How multi-disciplinary programs enable students to keep pace with the industry
Expansive minors provide students with an opportunity to supplement their learning with subjects outside their major areas
The Department of Applied Sciences, UPES, offers multidisciplinary and technological M.Sc. programs. It has been designed to keep pace with the newly emerging trends in academia and industry. The M.Sc. curriculum has four major components: core courses (conventional subjects from Physics, Chemistry and Mathematics), program electives, which a student may choose depending on his/her area of interest, dissertation and a minor, which encompasses a wide variety of related fields of study to prepare the students for the industry.
“The hallmark of our M.Sc. program”, said Dr. Sanjiv Singh, Associate Dean, Applied Science and Head, Department of Mathematics, “has been in-depth conventional and high-end technological learning, which has been made possible thanks to the multidisciplinary nature of UPES. These programs require a capstone project or senior thesis before graduation. Seminars, tutoring centres, and peer-led clubs offer additional opportunities for networking and classwork assistance.” In the M.Sc. Mathematics program, along with conventional mathematics courses and program electives, the students will have an opportunity to take minors such as data analytics, Artificial Intelligence (AI), Internet of Things (IoT), robotics of self-driving vehicles and block-chain.
Dr. Bhawna Lamba, Head, Department of Chemistry, said, “At the graduate level, students typically spend two years expanding their background in the core area before focusing on independent research under professor mentorship. Students are expected to attend several informal seminars to hear peers, professors, and experts present papers on current research topics.” “These programs,” she added, “have a strong focus on academics, research and industries.”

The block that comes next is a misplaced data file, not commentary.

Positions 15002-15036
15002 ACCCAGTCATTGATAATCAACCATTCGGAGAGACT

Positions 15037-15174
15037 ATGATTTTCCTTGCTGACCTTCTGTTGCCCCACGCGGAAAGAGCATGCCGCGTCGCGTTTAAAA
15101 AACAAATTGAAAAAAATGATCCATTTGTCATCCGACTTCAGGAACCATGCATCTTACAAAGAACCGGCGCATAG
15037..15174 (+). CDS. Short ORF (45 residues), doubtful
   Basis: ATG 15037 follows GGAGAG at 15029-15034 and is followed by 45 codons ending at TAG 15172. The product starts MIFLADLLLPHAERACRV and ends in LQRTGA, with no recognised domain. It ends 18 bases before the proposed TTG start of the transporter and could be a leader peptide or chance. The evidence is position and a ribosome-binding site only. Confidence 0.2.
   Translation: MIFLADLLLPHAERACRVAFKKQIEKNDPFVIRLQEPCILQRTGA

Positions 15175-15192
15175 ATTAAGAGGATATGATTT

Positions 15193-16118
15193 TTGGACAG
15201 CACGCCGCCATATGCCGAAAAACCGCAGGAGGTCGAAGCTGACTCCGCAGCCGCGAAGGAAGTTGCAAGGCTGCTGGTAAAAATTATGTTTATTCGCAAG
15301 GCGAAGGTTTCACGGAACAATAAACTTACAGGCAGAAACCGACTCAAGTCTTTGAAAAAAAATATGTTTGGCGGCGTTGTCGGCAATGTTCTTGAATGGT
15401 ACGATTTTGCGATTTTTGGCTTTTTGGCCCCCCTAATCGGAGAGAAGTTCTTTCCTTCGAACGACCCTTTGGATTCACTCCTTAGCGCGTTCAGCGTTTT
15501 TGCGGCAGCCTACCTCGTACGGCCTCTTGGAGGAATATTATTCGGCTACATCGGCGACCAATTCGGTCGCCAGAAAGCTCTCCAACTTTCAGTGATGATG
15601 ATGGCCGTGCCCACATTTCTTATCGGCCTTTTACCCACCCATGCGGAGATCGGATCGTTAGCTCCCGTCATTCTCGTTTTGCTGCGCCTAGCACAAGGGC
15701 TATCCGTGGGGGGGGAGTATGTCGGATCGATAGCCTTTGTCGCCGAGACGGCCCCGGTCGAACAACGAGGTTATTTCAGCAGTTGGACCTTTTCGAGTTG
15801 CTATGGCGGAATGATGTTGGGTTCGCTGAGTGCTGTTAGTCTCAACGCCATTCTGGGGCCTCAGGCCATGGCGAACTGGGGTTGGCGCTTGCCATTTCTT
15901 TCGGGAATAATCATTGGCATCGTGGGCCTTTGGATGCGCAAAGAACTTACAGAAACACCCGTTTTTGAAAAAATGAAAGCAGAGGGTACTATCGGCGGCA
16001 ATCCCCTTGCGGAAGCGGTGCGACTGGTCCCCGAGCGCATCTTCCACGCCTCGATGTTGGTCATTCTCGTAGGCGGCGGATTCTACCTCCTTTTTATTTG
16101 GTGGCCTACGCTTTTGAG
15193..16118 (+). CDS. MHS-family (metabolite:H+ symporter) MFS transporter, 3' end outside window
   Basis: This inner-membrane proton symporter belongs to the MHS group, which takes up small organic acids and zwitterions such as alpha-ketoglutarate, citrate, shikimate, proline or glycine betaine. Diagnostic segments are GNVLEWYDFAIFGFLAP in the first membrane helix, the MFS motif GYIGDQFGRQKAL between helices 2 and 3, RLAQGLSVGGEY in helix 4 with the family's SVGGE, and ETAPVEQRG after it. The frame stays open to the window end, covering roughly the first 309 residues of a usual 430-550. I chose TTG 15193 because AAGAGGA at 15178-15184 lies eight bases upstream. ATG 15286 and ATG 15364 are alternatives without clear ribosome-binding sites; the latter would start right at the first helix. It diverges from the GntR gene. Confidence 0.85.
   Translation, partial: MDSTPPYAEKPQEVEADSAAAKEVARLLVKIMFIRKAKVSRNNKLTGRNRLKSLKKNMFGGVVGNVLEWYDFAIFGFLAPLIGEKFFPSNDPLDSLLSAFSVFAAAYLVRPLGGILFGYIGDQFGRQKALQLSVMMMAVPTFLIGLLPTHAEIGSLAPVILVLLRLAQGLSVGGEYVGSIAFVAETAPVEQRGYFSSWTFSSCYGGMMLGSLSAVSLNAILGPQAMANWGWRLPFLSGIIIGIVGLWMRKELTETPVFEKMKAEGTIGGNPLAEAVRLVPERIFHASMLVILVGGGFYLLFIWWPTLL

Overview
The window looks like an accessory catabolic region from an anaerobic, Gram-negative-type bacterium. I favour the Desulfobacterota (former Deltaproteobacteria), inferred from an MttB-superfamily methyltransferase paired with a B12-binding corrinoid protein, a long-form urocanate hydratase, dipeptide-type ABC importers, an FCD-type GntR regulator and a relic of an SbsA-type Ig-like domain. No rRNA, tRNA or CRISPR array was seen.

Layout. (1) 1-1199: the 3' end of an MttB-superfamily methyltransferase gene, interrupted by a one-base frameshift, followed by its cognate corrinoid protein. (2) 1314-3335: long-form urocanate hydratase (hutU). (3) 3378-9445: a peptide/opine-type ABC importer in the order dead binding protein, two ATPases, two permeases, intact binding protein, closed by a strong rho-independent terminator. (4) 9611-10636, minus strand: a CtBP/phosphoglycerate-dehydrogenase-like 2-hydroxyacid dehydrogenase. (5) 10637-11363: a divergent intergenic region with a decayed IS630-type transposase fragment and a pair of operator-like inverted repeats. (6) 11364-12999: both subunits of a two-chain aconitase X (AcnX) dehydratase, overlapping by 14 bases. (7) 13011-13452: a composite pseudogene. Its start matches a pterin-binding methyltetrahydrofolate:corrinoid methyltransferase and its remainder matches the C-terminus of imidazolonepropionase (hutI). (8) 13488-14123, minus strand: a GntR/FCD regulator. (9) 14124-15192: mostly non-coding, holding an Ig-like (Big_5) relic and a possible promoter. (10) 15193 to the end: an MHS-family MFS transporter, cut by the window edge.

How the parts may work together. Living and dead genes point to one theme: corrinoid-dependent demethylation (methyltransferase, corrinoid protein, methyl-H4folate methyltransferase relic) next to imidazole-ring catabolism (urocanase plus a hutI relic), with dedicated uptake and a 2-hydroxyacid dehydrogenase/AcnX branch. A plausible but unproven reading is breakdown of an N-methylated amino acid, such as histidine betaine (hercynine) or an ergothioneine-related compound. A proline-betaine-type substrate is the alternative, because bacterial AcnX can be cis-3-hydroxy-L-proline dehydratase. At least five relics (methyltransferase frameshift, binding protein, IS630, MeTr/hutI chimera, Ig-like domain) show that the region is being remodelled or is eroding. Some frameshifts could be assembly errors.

Dr. Santosh Dubey, Head, Department of Physics, explicates that the idea behind offering expansive minors is to provide the students with an opportunity to supplement their learning with subjects outside their major areas. He said, “An M.Sc. with minor will help students to be ready for future jobs in the industry as well as pursue a career in research and academia. The courses in the minor bucket have been chosen to equip students with various technological tools and knowhow so that after completion of their degree with the minor, they become ready for both industries as well as academia.” In Physics, he further added, along with conventional Physics courses and program electives, the students will be trained in scientific computation, data analytics, IoT, AI and ML.
According to Dr. Dubey, data-driven AI models, along with the hybrid models based on physical concepts can be used to understand/explain systems, which are very complex like the outcome of particle physics experiments, mysteries of quantum physics, extra-terrestrial events like the collision of black holes, weather forecasting, solid-state physics, etc.
Dr. Lamba, while explaining the innovative course structure, said, “The curriculum has been designed in a way to keep pace with the requirements and emerging trends in academia, industry and research area. Dissertation has been an integral part of our M.Sc. curriculum. It will help students to apply their learning in solving some real research problems.”
In addition to the conventional courses and program electives, the minors offered are those that add value to the knowledge and expertise such as catalysis and catalyst design, material engineering, pharmaceutical chemistry and disaster management, she added.